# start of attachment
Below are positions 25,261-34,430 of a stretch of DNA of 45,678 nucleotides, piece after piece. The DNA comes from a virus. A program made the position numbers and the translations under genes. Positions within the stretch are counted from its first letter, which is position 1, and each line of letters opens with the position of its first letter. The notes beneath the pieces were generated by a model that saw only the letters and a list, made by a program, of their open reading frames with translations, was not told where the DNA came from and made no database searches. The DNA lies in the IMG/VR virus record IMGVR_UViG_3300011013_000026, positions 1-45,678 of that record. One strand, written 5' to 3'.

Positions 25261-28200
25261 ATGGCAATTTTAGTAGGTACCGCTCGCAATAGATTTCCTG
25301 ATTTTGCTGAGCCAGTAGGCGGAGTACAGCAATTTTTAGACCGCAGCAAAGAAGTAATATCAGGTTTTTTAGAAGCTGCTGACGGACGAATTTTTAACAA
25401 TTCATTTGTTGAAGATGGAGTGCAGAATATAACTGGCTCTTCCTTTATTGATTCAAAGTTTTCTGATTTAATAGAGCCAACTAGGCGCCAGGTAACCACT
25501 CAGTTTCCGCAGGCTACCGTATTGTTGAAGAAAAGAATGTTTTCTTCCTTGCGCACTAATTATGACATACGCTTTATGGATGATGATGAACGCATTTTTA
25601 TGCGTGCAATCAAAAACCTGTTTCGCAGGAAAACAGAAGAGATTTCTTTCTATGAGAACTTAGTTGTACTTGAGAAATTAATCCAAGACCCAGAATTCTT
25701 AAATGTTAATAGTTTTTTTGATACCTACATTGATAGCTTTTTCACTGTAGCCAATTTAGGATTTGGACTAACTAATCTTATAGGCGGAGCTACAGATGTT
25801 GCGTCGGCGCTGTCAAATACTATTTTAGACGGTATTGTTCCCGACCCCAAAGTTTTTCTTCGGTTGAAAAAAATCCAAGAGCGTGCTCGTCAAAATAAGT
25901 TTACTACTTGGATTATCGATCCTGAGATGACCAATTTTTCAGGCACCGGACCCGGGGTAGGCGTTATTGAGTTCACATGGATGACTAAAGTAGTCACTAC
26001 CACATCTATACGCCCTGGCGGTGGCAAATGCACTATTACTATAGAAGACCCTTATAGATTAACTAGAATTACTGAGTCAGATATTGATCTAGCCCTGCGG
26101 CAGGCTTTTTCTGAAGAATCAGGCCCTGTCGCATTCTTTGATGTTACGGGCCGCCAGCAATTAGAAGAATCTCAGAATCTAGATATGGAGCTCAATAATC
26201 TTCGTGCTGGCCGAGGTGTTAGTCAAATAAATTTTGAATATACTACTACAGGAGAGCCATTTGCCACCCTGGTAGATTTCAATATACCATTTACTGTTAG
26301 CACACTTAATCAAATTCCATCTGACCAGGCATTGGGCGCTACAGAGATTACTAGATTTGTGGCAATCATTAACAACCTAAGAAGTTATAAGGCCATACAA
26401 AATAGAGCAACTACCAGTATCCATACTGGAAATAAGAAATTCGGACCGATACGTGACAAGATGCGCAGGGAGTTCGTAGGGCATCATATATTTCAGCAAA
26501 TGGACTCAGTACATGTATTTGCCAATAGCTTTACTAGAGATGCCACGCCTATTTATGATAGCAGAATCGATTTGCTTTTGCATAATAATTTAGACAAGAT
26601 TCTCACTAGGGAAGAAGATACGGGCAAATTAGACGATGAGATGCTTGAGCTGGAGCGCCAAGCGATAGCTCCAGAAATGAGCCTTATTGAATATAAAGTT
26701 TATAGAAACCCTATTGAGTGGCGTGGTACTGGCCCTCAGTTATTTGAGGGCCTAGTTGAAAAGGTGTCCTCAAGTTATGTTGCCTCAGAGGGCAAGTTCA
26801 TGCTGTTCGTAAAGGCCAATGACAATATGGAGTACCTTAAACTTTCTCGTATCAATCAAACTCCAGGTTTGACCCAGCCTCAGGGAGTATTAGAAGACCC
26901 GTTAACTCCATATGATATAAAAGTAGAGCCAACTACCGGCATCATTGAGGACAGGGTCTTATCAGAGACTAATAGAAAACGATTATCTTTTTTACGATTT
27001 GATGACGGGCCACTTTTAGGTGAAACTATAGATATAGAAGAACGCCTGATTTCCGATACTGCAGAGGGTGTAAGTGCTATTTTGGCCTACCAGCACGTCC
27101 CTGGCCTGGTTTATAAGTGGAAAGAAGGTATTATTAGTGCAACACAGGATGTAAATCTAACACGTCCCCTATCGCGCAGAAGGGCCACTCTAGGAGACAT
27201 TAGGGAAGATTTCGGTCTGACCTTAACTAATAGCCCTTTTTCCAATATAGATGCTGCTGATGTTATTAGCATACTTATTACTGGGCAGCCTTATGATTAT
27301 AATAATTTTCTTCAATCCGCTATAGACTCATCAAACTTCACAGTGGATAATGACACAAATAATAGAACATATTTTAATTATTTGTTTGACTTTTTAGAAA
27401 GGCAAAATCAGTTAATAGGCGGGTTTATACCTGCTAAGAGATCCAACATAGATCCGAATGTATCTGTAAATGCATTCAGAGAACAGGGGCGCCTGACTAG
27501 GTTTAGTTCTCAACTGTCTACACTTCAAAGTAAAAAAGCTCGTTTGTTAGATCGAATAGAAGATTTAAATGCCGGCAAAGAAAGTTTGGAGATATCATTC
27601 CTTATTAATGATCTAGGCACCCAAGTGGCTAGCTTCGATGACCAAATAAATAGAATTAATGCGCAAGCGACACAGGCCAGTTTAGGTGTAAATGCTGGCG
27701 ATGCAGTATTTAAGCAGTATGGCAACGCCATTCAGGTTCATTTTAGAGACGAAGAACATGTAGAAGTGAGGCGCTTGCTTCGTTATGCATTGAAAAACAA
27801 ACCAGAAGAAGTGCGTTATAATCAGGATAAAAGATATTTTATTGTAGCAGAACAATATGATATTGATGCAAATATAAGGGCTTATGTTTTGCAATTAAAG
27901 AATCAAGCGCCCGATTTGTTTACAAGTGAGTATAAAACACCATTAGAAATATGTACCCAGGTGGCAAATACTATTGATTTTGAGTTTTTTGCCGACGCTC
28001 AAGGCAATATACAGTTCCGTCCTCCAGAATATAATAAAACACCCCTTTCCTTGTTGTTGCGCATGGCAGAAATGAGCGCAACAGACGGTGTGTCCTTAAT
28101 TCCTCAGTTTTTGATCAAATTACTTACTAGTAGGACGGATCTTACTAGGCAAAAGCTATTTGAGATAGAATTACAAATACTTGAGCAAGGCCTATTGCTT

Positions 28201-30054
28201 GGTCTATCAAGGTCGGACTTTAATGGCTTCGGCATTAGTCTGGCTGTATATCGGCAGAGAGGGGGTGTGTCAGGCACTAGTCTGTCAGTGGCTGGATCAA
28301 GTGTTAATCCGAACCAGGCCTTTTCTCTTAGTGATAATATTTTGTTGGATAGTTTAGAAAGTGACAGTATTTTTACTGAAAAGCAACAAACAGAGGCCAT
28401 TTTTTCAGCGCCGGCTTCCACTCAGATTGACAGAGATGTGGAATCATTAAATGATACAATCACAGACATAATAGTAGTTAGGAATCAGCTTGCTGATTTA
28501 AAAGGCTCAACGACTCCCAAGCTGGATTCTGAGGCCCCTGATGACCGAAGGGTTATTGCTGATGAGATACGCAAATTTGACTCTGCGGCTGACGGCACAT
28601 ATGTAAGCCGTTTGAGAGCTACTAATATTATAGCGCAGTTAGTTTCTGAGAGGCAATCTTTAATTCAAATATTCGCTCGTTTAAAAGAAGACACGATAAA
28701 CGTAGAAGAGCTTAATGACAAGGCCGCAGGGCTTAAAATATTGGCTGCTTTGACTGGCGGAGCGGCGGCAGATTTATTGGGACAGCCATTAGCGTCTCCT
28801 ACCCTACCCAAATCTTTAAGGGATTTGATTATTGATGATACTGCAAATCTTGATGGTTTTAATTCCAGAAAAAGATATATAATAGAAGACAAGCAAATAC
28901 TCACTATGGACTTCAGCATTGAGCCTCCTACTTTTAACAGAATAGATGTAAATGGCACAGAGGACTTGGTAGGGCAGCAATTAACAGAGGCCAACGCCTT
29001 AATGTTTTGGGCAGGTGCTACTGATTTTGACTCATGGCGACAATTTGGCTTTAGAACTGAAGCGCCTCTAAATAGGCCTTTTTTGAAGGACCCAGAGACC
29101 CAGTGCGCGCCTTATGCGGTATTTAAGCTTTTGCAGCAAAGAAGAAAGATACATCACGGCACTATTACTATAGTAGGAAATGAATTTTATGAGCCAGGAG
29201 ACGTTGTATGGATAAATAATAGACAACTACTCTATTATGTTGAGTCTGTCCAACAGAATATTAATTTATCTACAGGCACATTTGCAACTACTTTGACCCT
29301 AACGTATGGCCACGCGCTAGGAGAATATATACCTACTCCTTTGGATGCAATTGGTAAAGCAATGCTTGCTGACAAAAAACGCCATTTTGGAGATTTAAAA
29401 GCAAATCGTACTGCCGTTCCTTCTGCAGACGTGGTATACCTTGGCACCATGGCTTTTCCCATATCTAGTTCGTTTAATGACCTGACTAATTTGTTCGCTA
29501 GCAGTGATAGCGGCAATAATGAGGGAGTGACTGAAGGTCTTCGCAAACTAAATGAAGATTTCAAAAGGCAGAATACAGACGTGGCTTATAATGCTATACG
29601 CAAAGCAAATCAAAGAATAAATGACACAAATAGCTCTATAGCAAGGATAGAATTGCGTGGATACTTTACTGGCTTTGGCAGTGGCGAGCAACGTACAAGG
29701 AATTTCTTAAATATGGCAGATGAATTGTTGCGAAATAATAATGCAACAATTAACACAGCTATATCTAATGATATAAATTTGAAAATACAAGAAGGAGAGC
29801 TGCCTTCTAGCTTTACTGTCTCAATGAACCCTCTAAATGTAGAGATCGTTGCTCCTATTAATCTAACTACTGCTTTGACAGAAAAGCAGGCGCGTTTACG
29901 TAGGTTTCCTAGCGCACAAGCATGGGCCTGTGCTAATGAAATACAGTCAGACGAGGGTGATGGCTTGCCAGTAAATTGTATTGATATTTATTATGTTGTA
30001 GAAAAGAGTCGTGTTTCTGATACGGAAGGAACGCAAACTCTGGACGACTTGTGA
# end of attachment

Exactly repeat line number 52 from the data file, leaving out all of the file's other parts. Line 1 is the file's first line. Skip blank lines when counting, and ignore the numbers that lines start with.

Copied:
30001 GAAAAGAGTCGTGTTTCTGATACGGAAGGAACGCAAACTCTGGACGACTTGTGA